The FIRST system in a test with the Stena Jutlandica, Photo: Andreas Kron/Sveriges Radio
100 years after the Titanic

Saving more lives at sea

It may be easy to evacuate people from a sinking ship. But it is a lot harder to get them out of the water to safety. A conference was held here this week to try to solve that problem.

Sweden is especially aware of the dangers of the sea following the 1994 sinking of the Estonia, when more than 800 people lost their lives.

                

This year marks the 100th anniversary of the sinking of the Titanic, and we were reminded that such tragedies are not completely a thing of the past in January this year, when the luxury liner Costa Concordia ran aground off the Italian coast, and more than 30 lives were lost.

Experts say that evacuating people from sinking ships is not the hard part. The difficulty is getting those people out of the water and onto rescue vessels. That was the problem with the Estonia, 22 ships were nearby when it sank, but they weren’t prepared to save the people in the water. And the situation is worse today when the growing size of cruise liners means that perhaps 2000 passengers or more might have to be saved.

This week has seen an important international conference on this problem in Gothenburg. Organized by the International Maritime Rescue Federation, it attracted representatives from government agencies, sea rescue organizations, shipping companies and trade unions from more than 100 countries.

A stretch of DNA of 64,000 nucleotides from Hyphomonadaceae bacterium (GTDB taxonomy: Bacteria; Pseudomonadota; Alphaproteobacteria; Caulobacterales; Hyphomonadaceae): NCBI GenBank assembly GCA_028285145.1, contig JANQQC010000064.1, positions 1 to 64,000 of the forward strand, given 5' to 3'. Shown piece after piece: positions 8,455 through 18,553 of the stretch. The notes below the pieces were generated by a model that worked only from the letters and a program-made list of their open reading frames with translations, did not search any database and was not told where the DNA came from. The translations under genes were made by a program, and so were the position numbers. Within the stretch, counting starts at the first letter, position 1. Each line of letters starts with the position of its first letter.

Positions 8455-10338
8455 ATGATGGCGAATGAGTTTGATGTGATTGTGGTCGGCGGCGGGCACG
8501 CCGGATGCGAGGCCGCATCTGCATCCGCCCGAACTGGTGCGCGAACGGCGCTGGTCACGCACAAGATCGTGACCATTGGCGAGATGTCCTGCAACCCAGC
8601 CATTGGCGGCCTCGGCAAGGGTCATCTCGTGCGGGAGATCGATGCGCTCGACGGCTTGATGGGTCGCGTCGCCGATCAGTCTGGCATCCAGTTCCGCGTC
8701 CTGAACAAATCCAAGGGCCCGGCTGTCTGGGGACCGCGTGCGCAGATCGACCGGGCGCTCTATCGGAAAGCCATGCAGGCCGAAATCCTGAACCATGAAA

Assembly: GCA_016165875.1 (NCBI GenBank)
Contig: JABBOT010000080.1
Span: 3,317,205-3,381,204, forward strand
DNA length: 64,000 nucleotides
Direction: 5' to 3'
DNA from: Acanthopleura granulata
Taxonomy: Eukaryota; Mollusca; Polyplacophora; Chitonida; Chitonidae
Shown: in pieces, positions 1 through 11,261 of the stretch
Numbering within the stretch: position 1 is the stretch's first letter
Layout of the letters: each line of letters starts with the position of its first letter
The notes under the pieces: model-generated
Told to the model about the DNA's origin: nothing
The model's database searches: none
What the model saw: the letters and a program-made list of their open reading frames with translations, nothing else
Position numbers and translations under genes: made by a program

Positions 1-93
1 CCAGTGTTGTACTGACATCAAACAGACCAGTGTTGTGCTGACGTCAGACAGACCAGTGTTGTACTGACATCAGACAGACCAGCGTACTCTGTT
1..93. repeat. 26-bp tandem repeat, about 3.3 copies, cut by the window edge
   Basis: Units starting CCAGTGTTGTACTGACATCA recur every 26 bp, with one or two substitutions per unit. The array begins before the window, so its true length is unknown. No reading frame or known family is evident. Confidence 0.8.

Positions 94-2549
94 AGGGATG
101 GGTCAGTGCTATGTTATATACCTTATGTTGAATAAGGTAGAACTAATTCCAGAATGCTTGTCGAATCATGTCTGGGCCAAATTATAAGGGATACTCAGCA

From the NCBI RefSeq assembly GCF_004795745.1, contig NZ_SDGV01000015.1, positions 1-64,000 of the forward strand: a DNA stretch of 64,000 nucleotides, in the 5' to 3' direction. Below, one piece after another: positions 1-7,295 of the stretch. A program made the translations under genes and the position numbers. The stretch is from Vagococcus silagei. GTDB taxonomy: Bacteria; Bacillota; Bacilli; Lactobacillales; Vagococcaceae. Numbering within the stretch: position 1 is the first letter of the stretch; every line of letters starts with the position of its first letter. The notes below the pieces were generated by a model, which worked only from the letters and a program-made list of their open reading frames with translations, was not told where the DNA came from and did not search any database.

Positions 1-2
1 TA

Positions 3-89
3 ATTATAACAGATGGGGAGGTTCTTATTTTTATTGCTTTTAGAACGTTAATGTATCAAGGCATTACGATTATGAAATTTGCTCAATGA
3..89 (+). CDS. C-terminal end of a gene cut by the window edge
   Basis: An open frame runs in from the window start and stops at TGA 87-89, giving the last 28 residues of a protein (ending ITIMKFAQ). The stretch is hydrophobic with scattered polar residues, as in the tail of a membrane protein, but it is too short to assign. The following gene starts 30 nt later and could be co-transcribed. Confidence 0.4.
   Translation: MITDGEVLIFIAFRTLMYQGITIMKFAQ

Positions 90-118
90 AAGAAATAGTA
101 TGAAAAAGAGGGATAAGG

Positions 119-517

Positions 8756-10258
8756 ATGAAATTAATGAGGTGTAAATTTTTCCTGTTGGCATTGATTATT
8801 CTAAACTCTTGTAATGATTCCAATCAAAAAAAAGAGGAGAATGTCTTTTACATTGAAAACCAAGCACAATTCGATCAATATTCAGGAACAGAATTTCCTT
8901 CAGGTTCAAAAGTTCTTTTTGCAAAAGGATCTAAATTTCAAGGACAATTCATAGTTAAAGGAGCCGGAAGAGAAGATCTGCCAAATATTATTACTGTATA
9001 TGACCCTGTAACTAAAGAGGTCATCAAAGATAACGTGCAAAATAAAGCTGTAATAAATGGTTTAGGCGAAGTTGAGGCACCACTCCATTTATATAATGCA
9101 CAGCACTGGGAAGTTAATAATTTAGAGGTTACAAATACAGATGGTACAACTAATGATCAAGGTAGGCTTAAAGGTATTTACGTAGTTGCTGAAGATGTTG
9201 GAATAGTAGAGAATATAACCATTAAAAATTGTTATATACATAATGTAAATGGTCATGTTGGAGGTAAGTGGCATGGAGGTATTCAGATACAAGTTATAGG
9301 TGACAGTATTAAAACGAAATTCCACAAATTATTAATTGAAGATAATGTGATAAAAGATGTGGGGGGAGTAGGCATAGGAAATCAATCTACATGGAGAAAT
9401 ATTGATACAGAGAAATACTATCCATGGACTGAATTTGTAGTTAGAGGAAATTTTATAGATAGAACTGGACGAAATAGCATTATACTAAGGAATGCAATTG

It follows up on a meeting in Gothenburg two years ago. Then as now, one of the main initiative takers was the Swedish Sea Rescue Society. They have fought for a change in the international regulations to make it easier to get people out of the water and onto rescue vessels. The society’s president is Rolf Westerström.

He says the society, together with the Chalmers Institute of Technology and the ferry Stena Jutlandica have for many years been testing a system using smaller lighter rescue boats, together with a special winch, in severe weather conditions like those the night the Estonia sank. This, he says, can get between 300 and 500 people an hour onboard. That compares to 6 to 8 in a helicopter.

The system, called First, has its own website, along with videos demonstrating it in action.

Rolf Westerström of the Swedish Sea Rescue Society, which developed the First system, says the aim now is to take the recommendations from the Gothenburg conference to the International Maritime Organization, the responsible UN agency.

He says they have direct proposals they can present to the IMO in London, and will call on the agency to implement them as soon as possible.

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